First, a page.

One college awarded a degree to one of its own deans, who already had earned doctoral, bachelor’s and master’s degrees but now knows first-hand what it takes to complete a distance education program.
Another handed an associate of science degree in biology, physics and mathematics to a 17-year-old prodigy who spent his childhood teaching himself mathematics and reading high-school textbooks. He excelled in college and delivered his college’s student commencement address.
Then there is the valedictory of Second Lady for Jill Biden, who delivered the commencement address at the college where she teaches, telling of her passion for community colleges and the hope they embody for millions of students.
Plenty of words have been uttered about poor graduation and completion rates at community colleges. The demand for better results continues unabated. But this year, like every year, thousands of community college students graduate. They completed their studies, traveling diverse paths to further education or a job.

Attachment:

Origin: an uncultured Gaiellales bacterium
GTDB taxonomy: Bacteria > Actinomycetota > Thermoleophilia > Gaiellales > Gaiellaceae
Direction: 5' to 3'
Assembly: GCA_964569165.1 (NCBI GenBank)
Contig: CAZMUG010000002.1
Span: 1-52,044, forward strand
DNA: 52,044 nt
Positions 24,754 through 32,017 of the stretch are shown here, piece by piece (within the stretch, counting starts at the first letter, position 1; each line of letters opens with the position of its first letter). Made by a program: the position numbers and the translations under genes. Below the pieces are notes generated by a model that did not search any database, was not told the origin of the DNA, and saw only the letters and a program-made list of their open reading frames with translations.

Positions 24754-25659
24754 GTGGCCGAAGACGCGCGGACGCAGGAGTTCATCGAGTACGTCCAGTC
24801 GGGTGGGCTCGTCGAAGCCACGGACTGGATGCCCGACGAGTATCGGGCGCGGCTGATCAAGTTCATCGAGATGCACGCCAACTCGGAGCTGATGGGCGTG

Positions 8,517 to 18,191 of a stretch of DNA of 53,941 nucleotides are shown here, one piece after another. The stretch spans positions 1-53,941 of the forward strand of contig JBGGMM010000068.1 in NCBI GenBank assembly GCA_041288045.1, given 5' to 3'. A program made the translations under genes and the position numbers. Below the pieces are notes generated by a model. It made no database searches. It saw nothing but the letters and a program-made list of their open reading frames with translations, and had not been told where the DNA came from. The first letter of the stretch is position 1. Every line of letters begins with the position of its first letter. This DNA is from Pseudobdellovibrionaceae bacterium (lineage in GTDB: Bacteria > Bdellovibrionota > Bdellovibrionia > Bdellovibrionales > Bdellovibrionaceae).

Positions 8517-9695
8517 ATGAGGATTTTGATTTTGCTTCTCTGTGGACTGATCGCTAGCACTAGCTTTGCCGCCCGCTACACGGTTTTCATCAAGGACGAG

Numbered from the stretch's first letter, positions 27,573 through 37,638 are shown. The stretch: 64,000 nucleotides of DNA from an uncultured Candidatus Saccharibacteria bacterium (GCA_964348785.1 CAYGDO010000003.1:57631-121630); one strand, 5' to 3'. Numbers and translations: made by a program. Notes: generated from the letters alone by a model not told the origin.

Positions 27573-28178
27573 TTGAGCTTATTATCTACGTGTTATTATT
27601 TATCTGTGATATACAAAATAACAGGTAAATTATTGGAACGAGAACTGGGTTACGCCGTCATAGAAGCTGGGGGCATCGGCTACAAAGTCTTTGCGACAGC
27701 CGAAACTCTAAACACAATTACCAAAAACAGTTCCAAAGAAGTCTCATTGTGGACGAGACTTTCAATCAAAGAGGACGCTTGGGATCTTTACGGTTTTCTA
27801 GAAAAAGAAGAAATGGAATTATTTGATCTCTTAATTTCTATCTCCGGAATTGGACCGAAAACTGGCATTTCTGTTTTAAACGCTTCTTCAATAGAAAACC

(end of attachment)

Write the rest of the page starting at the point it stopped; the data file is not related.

What follows is a small collection of community college commencement stories, compiled from various news accounts this spring. Theirs reflect stories that won’t be found at Ivy League institutions or flagship universities. They could only happen at community colleges.
Scott Herrin, a dean at Cuyamaca College (Calif.), toiled for years to earn his three college degrees: a bachelor’s, a master’s degree and a doctorate in educational leadership. He now has a fourth: an associate degree from Cuyamaca College.
Herrin received an associate degree in lifelong health and well-being after a year of taking classes online, according to a college press release. Herrin said he earned his other degrees to advance his professional career. But this degree was simply a learning experience — about both the subject and to delve into the student experience.
“What made me decide to do this is because I have fallen in love with the community college,” Herrin said. “Who we are and what we do is so important. If I am going to make a career working in this system, I thought it was super important for me to say that I also am a product of the community college.”
Herrin took part in commencement ceremonies as the college’s dean of math, science and engineering. But he declined to join the college’s 640 graduates who received more than 1,000 degrees and cer tificates.
“I did this for me and I am proud of it,” he said. “But there are so many better stories taking place at commencement.”